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They Farrow 900 Sows On Pasture
Raising pigs on pasture is paying off for John and Sue Trumm of Cascade, Iowa. “It eliminates much of the cost connected with total confinement production. It also reduces some disease problems, simplifies manure handling, and avoids many environmental regulations because sows farrow in widely scattered pastures,” says John.
  The Trumms raise pigs on pasture, farrowing as many as 900 sows twice a year in huts and A-frames. They’ve found their labor-intensive production system is ideally suited to the four-family operation. John and Sue Trumm, one of 3 brothers and their families involved in the farming operation, have 6 school-age children. They make rounds on ATV’s and on foot to help feed sows, bed hutches, process pigs, check fences, and watch for health problems.
  Raising pigs on pasture and in open buildings is almost a lost art in the present era of total confinement. The Trumms are modern day hog drovers, using 4-wheelers, panels, and gates to manage acres of litters. Woven-wire perimeter fences, small corrals, and a new hoop building help control sows and pigs.
  The Trumms farrow in April and September to avoid interfering with planting and harvesting as much as possible. The hoop building is useful for occasional cold weather farrowing in November. The kids’ after-school pasture duties don’t leave a lot of time for sports and other after-school activities. Bedding hundreds of houses, for example, is time consuming.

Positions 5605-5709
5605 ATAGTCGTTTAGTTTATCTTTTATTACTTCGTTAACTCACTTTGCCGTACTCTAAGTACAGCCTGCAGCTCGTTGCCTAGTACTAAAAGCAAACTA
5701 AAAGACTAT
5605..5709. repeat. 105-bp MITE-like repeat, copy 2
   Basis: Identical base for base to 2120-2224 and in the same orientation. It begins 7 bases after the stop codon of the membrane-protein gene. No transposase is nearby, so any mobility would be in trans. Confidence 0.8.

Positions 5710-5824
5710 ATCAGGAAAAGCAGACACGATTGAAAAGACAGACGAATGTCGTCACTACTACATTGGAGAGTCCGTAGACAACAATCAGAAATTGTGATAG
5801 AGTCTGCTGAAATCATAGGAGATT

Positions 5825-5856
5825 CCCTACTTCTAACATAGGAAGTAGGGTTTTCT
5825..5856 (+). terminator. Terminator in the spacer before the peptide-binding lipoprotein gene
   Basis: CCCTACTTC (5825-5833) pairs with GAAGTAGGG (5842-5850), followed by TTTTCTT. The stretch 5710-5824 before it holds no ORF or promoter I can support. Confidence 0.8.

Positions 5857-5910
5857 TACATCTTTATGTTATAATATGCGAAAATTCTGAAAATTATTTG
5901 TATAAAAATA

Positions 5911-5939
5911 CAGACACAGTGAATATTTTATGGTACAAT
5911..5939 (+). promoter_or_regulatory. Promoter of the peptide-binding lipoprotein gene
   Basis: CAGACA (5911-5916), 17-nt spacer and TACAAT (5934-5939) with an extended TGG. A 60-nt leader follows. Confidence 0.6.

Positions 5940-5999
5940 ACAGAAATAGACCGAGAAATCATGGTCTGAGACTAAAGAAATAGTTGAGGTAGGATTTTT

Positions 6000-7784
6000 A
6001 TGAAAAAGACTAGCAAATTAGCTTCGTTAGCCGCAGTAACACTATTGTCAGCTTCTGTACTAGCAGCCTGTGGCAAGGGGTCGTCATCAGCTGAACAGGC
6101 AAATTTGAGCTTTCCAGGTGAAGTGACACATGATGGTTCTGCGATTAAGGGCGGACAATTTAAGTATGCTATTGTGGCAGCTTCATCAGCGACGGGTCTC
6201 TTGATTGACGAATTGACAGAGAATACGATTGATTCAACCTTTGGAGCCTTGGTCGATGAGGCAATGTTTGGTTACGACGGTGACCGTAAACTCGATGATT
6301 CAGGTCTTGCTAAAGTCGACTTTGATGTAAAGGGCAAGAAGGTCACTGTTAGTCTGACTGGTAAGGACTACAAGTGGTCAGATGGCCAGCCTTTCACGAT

The Trumms usually seed about 70 acres of winter wheat following soybeans. Besides its benefits to their row crop rotation, wheat is a good cash crop. Also, they prefer using wheat straw to bed gestation barns and farrowing huts.
  The Trumms sell most of their pig crop as weaned feeder pigs. Many of their customers prefer buying 10-week-old pigs that are well-suited either for confinement or open-front feeding. For the Trumm’s operation, “de-confinement” farrowing has proved to be profitable.
  The Trumm’s maintain contact with feeder pig customers in several states. For product quality, their breeding program includes dozens of boars and increasing use of artificial insemination. Besides caring for crops, they spend some time between farrowings maintaining pastures, feeders, and fences as well as repairing and building farrowing hutches. The year-round program is designed to keep costs low and production high.
  Contact: FARM SHOW Followup, John and Sue Trumm, 22487 Skahill Rd., Cascade, Iowa 52033 (ph 563 852-7627; strum@netins.net).

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2014 - Volume #38, Issue #1